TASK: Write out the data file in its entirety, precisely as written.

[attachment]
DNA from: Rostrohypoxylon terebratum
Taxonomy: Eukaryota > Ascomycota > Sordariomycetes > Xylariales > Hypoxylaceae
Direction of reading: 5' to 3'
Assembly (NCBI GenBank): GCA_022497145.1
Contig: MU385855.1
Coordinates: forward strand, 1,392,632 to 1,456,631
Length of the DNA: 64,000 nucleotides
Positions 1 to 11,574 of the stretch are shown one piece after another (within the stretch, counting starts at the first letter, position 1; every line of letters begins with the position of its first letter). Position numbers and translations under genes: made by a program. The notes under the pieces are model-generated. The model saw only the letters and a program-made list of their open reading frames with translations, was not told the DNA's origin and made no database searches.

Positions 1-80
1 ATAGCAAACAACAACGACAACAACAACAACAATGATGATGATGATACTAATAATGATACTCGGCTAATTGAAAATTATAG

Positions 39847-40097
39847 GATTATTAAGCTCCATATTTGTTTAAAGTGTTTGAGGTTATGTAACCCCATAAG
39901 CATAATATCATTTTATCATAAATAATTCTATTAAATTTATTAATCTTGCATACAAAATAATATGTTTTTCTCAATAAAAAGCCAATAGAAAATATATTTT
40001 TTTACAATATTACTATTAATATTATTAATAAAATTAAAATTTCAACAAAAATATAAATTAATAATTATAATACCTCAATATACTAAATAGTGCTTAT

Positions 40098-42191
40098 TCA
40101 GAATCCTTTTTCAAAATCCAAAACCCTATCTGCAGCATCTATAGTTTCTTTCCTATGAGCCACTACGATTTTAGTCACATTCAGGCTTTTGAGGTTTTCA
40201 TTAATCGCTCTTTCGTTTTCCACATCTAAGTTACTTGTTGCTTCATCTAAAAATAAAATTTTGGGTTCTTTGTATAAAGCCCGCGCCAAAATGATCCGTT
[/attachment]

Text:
DNA from: Rostrohypoxylon terebratum
Taxonomy: Eukaryota > Ascomycota > Sordariomycetes > Xylariales > Hypoxylaceae
Direction of reading: 5' to 3'
Assembly (NCBI GenBank): GCA_022497145.1
Contig: MU385855.1
Coordinates: forward strand, 1,392,632 to 1,456,631
Length of the DNA: 64,000 nucleotides
Positions 1 to 11,574 of the stretch are shown one piece after another (within the stretch, counting starts at the first letter, position 1; every line of letters begins with the position of its first letter). Position numbers and translations under genes: made by a program. The notes under the pieces are model-generated. The model saw only the letters and a program-made list of their open reading frames with translations, was not told the DNA's origin and made no database searches.

Positions 1-80
1 ATAGCAAACAACAACGACAACAACAACAACAATGATGATGATGATACTAATAATGATACTCGGCTAATTGAAAATTATAG

Positions 39847-40097
39847 GATTATTAAGCTCCATATTTGTTTAAAGTGTTTGAGGTTATGTAACCCCATAAG
39901 CATAATATCATTTTATCATAAATAATTCTATTAAATTTATTAATCTTGCATACAAAATAATATGTTTTTCTCAATAAAAAGCCAATAGAAAATATATTTT
40001 TTTACAATATTACTATTAATATTATTAATAAAATTAAAATTTCAACAAAAATATAAATTAATAATTATAATACCTCAATATACTAAATAGTGCTTAT

Positions 40098-42191
40098 TCA
40101 GAATCCTTTTTCAAAATCCAAAACCCTATCTGCAGCATCTATAGTTTCTTTCCTATGAGCCACTACGATTTTAGTCACATTCAGGCTTTTGAGGTTTTCA
40201 TTAATCGCTCTTTCGTTTTCCACATCTAAGTTACTTGTTGCTTCATCTAAAAATAAAATTTTGGGTTCTTTGTATAAAGCCCGCGCCAAAATGATCCGTT